We used Kinect to capture body movements. It has a built-in camera, depth sensor, and even voice recognition. We set up a computer that was connected to the Kinect. For the sake of ease of use, we used the official Kinect SDK for communicating with the device. It provides a high level interface and gives back rather precise skeleton coordinates of the user. While Linda, guest participant in our team, started to implement a socket server on the .NET side to send the coordinates through a socket to the Prezi application, Balint, Senior Developer at Prezi, extended the online Prezi editor to accept these coordinates and display the user's left and right hands on the canvas—Maria, our wonderful designer, helped us by creating lovely graphics for them.
Sharing great ideas often means challenging preconceived notions, for example, the notion that a presentation should be a sequence of squares. But why, really? At Prezi, we challenge this 350-year-old format, not because it’s old, but because we have seen how people enjoy exploring spaces, rather than slides. We hear presenters and audiences describe how they are taken on a visual journey, and lean forward to share the experience.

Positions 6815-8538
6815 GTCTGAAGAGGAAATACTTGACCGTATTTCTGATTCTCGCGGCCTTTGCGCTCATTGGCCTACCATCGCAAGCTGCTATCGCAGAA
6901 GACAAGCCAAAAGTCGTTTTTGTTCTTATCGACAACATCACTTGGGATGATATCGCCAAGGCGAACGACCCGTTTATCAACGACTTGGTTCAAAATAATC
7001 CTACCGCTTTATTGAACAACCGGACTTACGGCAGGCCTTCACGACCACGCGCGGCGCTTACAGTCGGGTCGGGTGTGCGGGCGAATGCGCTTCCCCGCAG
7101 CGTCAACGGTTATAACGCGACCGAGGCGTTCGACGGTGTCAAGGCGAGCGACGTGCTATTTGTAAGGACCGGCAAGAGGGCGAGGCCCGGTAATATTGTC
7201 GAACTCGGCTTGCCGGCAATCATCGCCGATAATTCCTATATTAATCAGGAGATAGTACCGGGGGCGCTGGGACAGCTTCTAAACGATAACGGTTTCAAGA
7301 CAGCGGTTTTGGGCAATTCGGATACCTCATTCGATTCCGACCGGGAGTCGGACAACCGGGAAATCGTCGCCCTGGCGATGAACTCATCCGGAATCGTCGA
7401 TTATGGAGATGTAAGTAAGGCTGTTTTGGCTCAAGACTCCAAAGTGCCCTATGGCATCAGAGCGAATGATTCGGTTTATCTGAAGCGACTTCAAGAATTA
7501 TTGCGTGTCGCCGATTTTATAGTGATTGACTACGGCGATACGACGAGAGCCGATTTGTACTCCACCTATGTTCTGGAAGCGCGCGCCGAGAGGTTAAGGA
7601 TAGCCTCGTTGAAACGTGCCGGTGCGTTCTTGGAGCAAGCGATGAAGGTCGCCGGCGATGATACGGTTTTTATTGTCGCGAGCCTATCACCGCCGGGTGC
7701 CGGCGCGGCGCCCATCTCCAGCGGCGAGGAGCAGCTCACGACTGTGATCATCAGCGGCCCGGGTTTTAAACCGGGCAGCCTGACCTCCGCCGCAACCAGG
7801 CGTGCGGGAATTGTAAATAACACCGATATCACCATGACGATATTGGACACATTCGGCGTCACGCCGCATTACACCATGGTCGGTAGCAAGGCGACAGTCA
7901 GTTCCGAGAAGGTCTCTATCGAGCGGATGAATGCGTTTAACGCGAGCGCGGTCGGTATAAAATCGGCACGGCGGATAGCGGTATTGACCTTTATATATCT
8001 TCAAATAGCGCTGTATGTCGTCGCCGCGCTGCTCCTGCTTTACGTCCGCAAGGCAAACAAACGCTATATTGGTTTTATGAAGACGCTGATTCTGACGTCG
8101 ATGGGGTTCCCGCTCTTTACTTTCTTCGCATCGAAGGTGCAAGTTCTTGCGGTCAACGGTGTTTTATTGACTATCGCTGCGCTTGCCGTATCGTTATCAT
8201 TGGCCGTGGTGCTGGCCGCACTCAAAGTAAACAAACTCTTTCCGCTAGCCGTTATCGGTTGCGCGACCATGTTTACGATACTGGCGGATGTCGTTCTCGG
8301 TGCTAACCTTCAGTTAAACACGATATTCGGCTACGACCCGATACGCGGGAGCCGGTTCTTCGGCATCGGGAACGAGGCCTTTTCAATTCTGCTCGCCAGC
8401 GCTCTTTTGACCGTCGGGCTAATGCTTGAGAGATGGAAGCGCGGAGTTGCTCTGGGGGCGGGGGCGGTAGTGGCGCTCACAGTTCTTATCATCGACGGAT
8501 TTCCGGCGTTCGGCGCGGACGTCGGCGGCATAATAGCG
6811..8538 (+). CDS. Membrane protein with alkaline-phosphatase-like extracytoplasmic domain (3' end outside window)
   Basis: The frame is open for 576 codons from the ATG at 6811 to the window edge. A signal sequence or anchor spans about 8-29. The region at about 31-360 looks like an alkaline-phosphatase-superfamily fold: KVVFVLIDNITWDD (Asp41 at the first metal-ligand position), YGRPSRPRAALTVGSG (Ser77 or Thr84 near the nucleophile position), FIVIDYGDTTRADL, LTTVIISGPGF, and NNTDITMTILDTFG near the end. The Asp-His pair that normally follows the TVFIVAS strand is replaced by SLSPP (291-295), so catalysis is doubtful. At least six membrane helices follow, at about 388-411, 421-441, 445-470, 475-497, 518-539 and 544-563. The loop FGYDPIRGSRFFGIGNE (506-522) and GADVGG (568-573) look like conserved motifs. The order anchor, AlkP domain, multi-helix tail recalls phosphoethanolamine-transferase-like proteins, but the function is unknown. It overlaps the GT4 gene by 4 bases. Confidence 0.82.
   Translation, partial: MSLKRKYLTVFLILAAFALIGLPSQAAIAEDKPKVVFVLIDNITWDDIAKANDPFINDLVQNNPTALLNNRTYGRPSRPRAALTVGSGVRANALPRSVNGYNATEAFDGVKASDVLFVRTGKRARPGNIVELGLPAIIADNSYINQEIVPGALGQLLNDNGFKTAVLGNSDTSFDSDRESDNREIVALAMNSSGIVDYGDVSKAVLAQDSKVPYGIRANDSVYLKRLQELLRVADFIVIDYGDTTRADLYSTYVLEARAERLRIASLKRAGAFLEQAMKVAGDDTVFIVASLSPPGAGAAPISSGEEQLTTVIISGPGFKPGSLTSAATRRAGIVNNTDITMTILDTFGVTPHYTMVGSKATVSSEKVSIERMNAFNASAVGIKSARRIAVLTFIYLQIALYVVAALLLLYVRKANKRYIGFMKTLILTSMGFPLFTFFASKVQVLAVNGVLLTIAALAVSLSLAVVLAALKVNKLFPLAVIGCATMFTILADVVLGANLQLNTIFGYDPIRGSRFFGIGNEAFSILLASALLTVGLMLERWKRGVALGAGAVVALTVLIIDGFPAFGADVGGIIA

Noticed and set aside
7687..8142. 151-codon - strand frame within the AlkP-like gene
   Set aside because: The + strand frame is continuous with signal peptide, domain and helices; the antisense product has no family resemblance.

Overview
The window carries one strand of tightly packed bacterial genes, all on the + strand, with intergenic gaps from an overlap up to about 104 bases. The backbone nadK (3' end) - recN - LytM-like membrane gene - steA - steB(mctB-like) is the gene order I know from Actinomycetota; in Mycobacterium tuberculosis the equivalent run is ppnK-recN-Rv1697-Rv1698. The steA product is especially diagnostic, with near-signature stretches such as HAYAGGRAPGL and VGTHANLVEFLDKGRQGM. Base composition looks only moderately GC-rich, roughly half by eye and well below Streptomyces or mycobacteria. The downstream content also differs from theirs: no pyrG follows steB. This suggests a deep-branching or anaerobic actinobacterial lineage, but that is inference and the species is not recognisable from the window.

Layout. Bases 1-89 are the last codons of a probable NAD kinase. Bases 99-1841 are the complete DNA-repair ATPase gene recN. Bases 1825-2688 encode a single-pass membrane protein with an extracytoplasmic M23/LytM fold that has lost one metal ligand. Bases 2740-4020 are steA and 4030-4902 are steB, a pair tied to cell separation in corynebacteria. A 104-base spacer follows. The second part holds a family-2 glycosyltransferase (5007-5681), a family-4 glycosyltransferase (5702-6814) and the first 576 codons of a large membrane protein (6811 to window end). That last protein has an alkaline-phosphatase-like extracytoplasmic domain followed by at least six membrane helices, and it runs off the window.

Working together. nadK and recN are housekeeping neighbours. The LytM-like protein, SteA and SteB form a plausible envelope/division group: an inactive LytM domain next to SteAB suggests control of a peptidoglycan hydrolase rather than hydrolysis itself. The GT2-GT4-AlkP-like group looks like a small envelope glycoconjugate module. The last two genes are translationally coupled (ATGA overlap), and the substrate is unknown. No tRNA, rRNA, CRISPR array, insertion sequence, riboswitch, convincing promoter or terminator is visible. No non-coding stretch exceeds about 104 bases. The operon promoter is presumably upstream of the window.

So, at Prezi, we enjoy challenging preconceived notions, and we try to do this on every level in our company-- even with the people we choose as investors. Two years ago, when we closed our Series A, it was TED Conferences’ first investment in a company, and for Sunstone Capital it was their first investment in a Hungarian company.
Today, we are excited to announce Accel Partners has joined Prezi today as a third investor. It’s obvious that these guys know a thing or two about growing businesses, and we feel very proud to have them on board.
The second annual Prezi Night in Tokyo took place on Saturday, Dec 3, hosted by an awesome Japanese Prezi user community.
The fun event was a chance for Japanese users to meet each other and share experiences using Prezi. There were even Prezi quizzies and Prezi Karaoke. Check out more photos here and here.
Arthur is working with us 24/7 at Prezi. He is a robot and can be remote controlled via the company chat room. You can use him to announce when lunch is ready, or drop him a line with a YouTube link and he will immediately start to play it on his loudspeakers.
And what happens if an automatic test fails? He switches to maximum volume, turns on an annoying siren, and his little cap starts to flash! Of course the most used command is: "Stop."